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Review: Lil Yachty Just Wants to Be Liked on Teenage Emotions

Lil Yachty is weird. Not avant-garde, but unpredictable. After exploding onto the scene with an array of viral hits and an endless run of awkward run-ins and tiring arguments with fussy old hip-hop gatekeepers, you don’t know what he’ll actually deliver. Hence the messiness of his debut album, Teenage Emotions, which is long, unwieldy, and not at all designed to end debates over how good he really is. It’s a confusing but enjoyable record that sidesteps the rap hand-wringing and telegraphed weirdness of the drama surrounding Yachty. He wants to be liked, a deeply teenage emotion, and that entails failing and succeeding in public.

If some of the album’s lead-off singles were concerning, it’s good news to report Teenage Emotions is not a stylistic faceplant. “Peek a Boo,” the album’s first single, featuring Migos in their current peak form, was a misguided attempt to give Yachty’s loosey-goosey mumble-rap a trap makeover. Its only memorable aspect was the unintentional hilarity of “she blow that dick like a cello,” which has now taken on a mythical status complete with a very funny explanation. “Peek a Boo” underlined Yachty’s worst habit, and signaled that Teenage Emotions might double down on his repeated attempt to transform into a clumsy lyricist and seething hip-hop personality, instead of the spritely, candy-colored character he embodies at his most interesting.

The fear behind a failure like “Peek a Boo” or later promo single “X Men” takes up brief runtime on the 70-minute album: the misses mostly come early, after stunning intro “Like a Star” (featuring the eye-opening line “I still never took a sip of beer”). Teenage Emotions dispenses with the trap songs one after the other, before hitting on “All Around Me,” which places Kamaiyah’s good-natured sing-song raps into Yachty’s world alongside YG’s older-brother sensibilities. Its success highlights the way guests should figure into Yachty’s aesthetic, and not the other way around.

Teenage Emotions achieves its highest peaks when Yachty is the voice behind an unpredictable strain of robot-alien warble pop, like if you crossed Egyptian Lover (“Lady in Yellow”) with HNDRXX. It’s an album designed to be digested and shifted around on streaming services for hungry young rap fans insisting on reconfiguring a long, multi-faceted playlist like a Lego castle. Remove all the rap songs about dick-sucking and the album becomes a little too mid-tempo and repetitive. But keep a vamp like “Harley” or the explicit “Priorities” which features Yachty repeatedly proclaiming he’ll cheat on his girlfriend but with an irresistible hook (“my priorities are fucked”), and the album’s mood livens up, freeing you to cut filler like “Otha Shit” or “Moments in Time.”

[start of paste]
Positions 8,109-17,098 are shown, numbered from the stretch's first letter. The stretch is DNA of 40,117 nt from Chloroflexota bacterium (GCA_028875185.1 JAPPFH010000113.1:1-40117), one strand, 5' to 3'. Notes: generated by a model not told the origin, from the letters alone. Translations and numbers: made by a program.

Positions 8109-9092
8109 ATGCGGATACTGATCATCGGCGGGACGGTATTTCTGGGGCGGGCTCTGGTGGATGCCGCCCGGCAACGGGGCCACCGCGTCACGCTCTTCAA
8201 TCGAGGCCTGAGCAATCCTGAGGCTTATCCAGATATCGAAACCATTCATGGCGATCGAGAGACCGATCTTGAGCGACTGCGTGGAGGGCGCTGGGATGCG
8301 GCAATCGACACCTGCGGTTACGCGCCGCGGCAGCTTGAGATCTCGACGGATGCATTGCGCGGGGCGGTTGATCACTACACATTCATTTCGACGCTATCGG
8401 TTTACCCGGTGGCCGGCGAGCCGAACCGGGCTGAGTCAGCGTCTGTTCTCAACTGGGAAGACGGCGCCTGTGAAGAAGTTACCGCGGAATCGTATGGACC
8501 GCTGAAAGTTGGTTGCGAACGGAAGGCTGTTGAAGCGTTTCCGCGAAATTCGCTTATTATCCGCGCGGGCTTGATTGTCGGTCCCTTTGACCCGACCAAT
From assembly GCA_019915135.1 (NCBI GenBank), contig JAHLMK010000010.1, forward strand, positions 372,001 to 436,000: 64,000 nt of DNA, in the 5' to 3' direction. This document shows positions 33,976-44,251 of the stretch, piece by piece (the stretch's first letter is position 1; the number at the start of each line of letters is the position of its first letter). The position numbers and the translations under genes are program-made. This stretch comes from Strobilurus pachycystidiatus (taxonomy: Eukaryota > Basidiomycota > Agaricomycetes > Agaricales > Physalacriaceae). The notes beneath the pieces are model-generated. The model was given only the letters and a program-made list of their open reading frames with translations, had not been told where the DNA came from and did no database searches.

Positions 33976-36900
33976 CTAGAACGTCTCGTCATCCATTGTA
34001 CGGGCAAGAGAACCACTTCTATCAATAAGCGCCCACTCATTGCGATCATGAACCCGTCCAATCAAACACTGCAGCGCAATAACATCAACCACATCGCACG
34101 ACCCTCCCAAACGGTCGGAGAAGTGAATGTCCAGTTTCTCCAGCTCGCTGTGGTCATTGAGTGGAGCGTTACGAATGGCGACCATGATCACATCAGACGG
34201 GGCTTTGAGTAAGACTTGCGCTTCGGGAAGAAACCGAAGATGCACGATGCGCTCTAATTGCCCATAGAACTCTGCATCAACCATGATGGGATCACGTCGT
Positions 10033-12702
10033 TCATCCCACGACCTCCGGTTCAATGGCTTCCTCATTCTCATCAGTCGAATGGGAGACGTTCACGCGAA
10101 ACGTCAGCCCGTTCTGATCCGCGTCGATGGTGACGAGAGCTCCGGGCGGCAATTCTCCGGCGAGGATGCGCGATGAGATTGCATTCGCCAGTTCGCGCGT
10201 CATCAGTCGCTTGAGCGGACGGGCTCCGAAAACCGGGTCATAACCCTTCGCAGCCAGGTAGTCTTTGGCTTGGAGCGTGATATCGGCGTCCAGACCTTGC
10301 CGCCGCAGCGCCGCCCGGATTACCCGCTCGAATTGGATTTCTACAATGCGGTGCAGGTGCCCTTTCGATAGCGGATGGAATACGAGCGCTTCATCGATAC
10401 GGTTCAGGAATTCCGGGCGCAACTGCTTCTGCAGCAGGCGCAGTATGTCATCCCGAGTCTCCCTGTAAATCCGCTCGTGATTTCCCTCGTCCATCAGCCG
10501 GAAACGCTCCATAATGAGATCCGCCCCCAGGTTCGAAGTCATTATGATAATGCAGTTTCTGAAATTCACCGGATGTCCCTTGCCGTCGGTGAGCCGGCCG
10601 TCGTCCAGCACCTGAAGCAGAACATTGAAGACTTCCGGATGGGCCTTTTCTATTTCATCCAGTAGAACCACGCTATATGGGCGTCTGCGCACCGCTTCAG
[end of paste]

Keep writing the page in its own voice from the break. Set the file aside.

Yachty’s decision to place a blatant crossover attempt like the EDM-flavored “Forever Young” (with Diplo) or the new wave-ish “Bring it Back” on a debut rap album is bold, because it continues to remove him from that tiring conversation about real hip-hop. Furthermore, these songs are actually good, which speaks to a growing confidence in his vision. Here, alongside the Akon-alluding “Better,” the gently Tegan and Sara-flavored “Running with a Ghost,” or the beautiful power ballad “Made of Glass,” Yachty delivers his prettiest, poppiest, most straightforward music to date. In these moments he is happy and eager to be a vessel for plain old pop songs; they’re some of his career highlights, a better fit for his mainstreaming than the record’s would-be harder songs.

If there’s a fault to all this crossover posturing, it does lose sight of the world Yachty created for himself in his previous work. His goofy uncle alter-ego Darnell Boat only makes one appearance; longtime right-hand producer The Good Perry is credited with only one song; and no member of his Sailing Crew is on it, not even Kodie Shane, whose clever teenage emotions would seem primed to be featured on any one of Teenage Emotions’ glistening pop experiments. You lose a sense of the dreamy other-worldliness that permeated the nooks of his earlier stuff: the messy Nintendo 64 samples, smeared Petra Collins music videos, and the fully formed IRL cartoon character of Lil Yachty, outsider artist and rap savant with iconic red braids that transcended into other parts of the culture, like the heads of NBA players.

In lesser hands, the risks Teenage Emotions takes could be called cynical, but the album’s successes indicate a strain of organic willingness to go out on a limb. Yachty continues to insist his music is for kids, who will most likely enjoy his bald-faced pop music more so than an older generation used to rappers looking or behaving a certain way. The more he taps into his wily, undisciplined muse, the more worthwhile he sounds.